We’re going to close out our 2012 Halloween series with a film from my favorite of the great horror movie icons…Bela Lugosi. There’s no question that his career had some pretty major ups and downs, but somehow I always find his presence on screen to be appealing. Today’s film features him in a mad scientist role. A mad cosmetics scientist, to be exact. Prepare for 1940’s “The Devil Bat.”
Our story takes place in the village of Heathville, a town built on the success of a cosmetics company run by Henry Morton (Guy Usher) and Martin Heath (Edward Mortimer). These two men, and their families, have struck it rich with their company. However, Dr. Paul Caruthers (Lugosi), who has come up with many of the formula’s that created their products, feels cheated. His hard work has made the other men wealthy.
Caruthers has had enough. He decides the time is right to exact his revenge. Using some sort of buzzing, zapping, mad scientist gear, he transforms a simple bat into a super-sized flying rodent. He has also perfected a new formula for an after shave lotion, the scent of which will draw the bat and cause it to attack. Caruthers first targets his employer’s adult son, Roy Heath (John Ellis). Roy tries out some of the new after shave and later that night is attacked and killed by a giant bat.
Everyone in town is confused by the mystery death, especially Roy’s sister, Mary (Suzanne Kaaren). The crime is big enough to draw the interest of reporter Johnny Layton (Dave O’Brien) and his photographer “One-Shot” Maguire (Donald Kerr). When they spot the bat as it claims Mary’s other brother Tommy as it’s second victim, they send their editor a story about a “devil bat.” It becomes a national sensation, but they need a picture. So these two geniuses get a stuffed bat from the local taxidermist (every town has one, right) and rig it up so they can get a picture. This gets them fired from their paper when the ruse is discovered.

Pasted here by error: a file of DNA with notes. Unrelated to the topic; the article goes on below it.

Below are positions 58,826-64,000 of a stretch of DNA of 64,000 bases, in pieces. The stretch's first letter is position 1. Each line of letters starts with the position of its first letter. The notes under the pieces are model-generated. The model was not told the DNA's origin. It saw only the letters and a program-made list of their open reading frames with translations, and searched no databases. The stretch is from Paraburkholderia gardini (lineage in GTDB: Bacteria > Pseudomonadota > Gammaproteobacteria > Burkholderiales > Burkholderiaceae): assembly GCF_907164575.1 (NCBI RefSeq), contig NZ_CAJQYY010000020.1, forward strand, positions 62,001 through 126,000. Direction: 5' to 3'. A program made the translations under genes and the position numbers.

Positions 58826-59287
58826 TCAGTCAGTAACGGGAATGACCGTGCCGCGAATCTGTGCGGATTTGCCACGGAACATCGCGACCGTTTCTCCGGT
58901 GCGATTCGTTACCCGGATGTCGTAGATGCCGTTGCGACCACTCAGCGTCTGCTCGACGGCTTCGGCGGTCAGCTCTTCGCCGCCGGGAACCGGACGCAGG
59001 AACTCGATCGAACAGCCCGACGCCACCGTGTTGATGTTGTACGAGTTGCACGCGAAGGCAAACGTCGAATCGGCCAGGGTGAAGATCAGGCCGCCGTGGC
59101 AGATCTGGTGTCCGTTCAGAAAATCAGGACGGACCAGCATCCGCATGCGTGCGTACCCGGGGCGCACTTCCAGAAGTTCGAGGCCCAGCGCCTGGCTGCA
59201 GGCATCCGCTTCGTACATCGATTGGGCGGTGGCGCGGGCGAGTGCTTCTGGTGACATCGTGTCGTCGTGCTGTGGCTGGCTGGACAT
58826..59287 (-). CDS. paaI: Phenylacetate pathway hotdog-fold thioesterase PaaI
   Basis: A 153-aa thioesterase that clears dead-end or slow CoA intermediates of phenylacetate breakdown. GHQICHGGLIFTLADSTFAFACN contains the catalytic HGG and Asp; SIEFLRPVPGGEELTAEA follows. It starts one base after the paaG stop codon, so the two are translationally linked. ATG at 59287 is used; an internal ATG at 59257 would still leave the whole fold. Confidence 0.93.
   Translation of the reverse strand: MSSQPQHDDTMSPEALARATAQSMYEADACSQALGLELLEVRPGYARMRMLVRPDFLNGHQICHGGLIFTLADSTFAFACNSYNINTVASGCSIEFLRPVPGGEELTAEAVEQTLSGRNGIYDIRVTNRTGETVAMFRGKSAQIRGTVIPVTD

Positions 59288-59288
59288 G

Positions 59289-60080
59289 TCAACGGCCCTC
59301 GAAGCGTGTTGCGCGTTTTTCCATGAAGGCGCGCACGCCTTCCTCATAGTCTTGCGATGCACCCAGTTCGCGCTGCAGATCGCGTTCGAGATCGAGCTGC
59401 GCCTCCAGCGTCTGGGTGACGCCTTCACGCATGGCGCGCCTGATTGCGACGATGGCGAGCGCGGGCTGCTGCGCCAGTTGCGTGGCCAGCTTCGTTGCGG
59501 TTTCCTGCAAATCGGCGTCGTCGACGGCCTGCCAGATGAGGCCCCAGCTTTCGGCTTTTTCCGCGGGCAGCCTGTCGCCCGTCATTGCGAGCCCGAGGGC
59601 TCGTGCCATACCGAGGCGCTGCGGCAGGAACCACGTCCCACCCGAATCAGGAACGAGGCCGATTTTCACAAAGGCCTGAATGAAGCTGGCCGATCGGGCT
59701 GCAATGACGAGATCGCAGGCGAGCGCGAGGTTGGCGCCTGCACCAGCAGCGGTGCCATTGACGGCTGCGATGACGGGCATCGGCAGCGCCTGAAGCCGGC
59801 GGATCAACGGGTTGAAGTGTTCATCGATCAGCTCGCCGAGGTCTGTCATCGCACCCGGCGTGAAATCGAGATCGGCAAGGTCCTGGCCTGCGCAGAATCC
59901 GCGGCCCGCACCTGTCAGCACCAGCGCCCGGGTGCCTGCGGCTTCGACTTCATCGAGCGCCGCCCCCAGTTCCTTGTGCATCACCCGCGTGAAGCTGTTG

Nobody suspects Caruthers, but he’s starting to get nervous with this reporter in town. The doctor gives Johnny a bottle of the after shave, but it’s One-Shot that ends up using it. That night the bat attacks him, but Johnny manages to shoot it down. Now with real evidence of the bat, their editor quickly welcomes them back. But Caruthers isn’t finished yet, creating a second devil bat and setting his sights on eliminating Mary next.
“The Devil Bat” is a low-budget effort, and I admit it’s a bit goofy. I mean, not many movie mad scientists are actually disgruntled employees of a cosmetics company. The effects are clunky, with fake looking bats that either glide around like a child’s kite or hang lifelessly from their perch. However, there’s an undeniable appeal to the film, and that is largely due to Lugosi. He manages to pull off a character who is mad with thoughts of revenge, yet he comes across to the town’s folk as everyone’s favorite doctor. He’s the nice guy who’s really deep down evil. Who better to play such a role than Lugosi?
The film would’ve been a bit more successful had it put more effort into making the bat itself more menacing. Granted, the effects budget was very limited. But the bat simply swoops in for the kill and leaves. I could’ve gone for some chase…the bat stalking it’s victims…that sort of thing. A scene where the bat hovers outside of Mary’s window as she sleeps is a step in the right direction, I just wish there were more of that.
“The Devil Bat” may not be a horror classic, but it does have a lot going for it. It doesn’t have the eerieness of other great Lugosi films like ”Dracula,” “Son of Frankenstein,” or “Island of Lost Souls,” but the Lugosi magic is still there.